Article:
And will people pay to see something that they don't know what it looks like? I wouldn't.

    Tough issue, and good luck.

  7. #6
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    There is code that you can place in your meta data that will take care of this. <META HTTP-EQUIV="imagetoolbar" CONTENT="no"> This will disable the toolbar on your website that allows you to save an image.

    I'm not sure if that will work with the latest browsers or not, but give it a try.

  8. #7
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    If I recall that code relates to a feature that Microsoft released in IE6. So other browsers will not be affected by it.

    And like I said in a previous post, nothing to stop the user viewing the source and getting the images that way.

  9. #8
    Senior Member diddy's Avatar
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    I think this is an issue that can't be resolved. When flash is your best soloution, then you don't really have a great soloution do you?

    I'm still sticking with my flash soloution, but I do recognise that it has obvious loop holes, but I think it's still the best soloution.

  10. #9
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    Yeah, Flash is probably the best solution at the moment. Everything under the sun suffers from, at the very least, the `you can screenshot it' problem.

    You can use Flash to limit access to the full-resolution picture, however. This is fairly straightforwardly done by making the Flash file be a shell that loads an image specified by an id. In these cases, the That id doesn't correlate to an actual image file except in a backend database. When the Flash file is asked to load an image, it is asked to do so by id. Then, it requests from the backend the filename that it needs to use. The next request then becomes a request to the right filename.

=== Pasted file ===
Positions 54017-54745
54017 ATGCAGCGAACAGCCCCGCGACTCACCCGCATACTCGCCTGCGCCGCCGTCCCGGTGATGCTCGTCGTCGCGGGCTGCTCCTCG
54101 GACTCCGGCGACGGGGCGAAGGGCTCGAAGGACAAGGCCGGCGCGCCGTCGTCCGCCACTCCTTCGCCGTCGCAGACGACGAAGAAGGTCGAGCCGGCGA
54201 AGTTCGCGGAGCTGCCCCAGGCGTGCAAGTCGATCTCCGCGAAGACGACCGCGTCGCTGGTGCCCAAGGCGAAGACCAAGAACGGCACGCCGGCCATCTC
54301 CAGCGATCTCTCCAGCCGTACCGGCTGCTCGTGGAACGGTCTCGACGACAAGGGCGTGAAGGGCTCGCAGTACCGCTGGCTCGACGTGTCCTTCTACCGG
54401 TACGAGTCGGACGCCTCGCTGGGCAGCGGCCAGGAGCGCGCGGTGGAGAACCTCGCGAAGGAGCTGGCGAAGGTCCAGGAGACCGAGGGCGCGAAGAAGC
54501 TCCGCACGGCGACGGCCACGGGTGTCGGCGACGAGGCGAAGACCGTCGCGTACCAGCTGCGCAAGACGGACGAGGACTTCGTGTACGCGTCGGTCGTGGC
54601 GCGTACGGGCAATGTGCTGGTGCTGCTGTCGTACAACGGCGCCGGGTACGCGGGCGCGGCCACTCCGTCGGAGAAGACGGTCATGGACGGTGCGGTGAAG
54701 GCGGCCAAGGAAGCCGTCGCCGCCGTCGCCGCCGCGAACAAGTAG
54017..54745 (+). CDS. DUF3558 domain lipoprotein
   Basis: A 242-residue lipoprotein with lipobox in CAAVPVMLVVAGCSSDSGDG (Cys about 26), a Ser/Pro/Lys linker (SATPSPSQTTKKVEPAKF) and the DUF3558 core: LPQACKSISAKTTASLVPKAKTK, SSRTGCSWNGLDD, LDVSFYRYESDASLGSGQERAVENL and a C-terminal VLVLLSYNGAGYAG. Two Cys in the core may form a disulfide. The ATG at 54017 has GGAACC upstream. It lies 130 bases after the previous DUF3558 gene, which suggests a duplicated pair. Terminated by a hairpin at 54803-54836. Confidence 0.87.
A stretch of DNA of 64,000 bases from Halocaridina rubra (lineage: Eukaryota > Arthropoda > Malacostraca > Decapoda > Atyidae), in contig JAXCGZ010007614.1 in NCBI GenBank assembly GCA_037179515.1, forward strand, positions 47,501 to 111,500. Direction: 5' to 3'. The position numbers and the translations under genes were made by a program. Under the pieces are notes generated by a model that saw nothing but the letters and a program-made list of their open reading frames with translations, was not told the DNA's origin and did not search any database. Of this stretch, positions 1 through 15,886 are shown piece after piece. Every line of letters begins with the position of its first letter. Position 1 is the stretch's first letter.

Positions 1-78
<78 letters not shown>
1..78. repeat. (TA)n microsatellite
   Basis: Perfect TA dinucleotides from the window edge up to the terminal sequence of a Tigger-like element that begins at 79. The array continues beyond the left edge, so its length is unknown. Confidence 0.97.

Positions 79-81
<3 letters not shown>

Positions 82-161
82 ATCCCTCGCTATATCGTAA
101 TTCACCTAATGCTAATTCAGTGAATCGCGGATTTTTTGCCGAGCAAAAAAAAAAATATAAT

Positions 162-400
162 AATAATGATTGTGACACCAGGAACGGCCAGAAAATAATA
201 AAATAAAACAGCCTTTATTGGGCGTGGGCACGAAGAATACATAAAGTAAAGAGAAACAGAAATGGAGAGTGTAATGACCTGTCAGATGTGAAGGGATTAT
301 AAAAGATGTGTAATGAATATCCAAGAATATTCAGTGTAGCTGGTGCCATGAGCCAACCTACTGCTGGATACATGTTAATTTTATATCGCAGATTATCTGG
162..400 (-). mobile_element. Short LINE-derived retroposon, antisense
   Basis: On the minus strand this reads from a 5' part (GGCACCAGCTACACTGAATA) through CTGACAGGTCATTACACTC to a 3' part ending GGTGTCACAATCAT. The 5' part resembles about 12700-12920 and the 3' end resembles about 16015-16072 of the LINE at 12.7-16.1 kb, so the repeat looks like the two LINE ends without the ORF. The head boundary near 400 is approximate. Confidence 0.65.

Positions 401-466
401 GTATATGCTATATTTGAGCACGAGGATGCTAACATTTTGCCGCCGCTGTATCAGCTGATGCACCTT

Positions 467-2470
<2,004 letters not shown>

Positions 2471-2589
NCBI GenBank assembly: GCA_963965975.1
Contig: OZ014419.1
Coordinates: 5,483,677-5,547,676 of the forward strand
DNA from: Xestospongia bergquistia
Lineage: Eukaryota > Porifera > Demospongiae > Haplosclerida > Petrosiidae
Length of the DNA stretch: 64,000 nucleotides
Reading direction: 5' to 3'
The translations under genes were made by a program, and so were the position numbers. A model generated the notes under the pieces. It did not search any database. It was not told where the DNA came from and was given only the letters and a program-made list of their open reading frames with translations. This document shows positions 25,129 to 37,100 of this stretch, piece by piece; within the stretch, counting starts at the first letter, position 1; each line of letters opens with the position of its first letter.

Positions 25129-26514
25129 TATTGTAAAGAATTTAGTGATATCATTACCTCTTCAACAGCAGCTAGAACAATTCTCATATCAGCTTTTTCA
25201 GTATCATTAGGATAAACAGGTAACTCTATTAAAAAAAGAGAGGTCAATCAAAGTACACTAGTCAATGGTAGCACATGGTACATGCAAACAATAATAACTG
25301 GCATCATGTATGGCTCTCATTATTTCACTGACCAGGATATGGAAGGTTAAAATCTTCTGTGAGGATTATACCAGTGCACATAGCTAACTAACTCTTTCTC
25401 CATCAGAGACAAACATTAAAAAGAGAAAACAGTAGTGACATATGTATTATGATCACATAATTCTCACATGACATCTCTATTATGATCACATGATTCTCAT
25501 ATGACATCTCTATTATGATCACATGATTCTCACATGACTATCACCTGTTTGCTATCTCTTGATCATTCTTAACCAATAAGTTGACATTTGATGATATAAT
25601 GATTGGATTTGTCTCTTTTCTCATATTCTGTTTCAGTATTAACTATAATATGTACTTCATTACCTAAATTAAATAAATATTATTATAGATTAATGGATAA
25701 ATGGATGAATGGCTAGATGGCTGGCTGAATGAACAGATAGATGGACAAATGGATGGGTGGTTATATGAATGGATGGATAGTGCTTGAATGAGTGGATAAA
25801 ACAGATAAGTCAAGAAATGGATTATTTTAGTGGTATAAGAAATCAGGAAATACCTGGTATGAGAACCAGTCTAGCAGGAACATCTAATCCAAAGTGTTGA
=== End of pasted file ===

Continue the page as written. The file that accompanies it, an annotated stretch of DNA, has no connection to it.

A well-designed such system will also change the id corresponding to the file for each request, or perhaps for each session, such that the id is, say, a hash of the current session id and the filename. In these cases, the Flash file would never send a direct request for the image file, rather requesting `the image file with id X' and being streamed directly the binary data from a file that is not accessible from the server in a different way. Other such schemes can be devised with increasing complexity to prevent the user getting access to the base file, even if they can screenshot their own desktop to get a reduced-quality version.

    EDIT: Really, this has its own holes. They boil down to the other nemesis of protecting content online, namely `at some point you have to request the data'. Unless you have a cryptographically secure system on either end of the transaction with a key the user can't get (pretty hard to do, which is why DRM tends to fail so miserably), your system will suffer from this problem. The best you can hope for in these cases is security through obscurity.

  11. #10
    Senior Member diddy's Avatar
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    I think i've finally come up with the soloution: don't put it on the internet!:classic: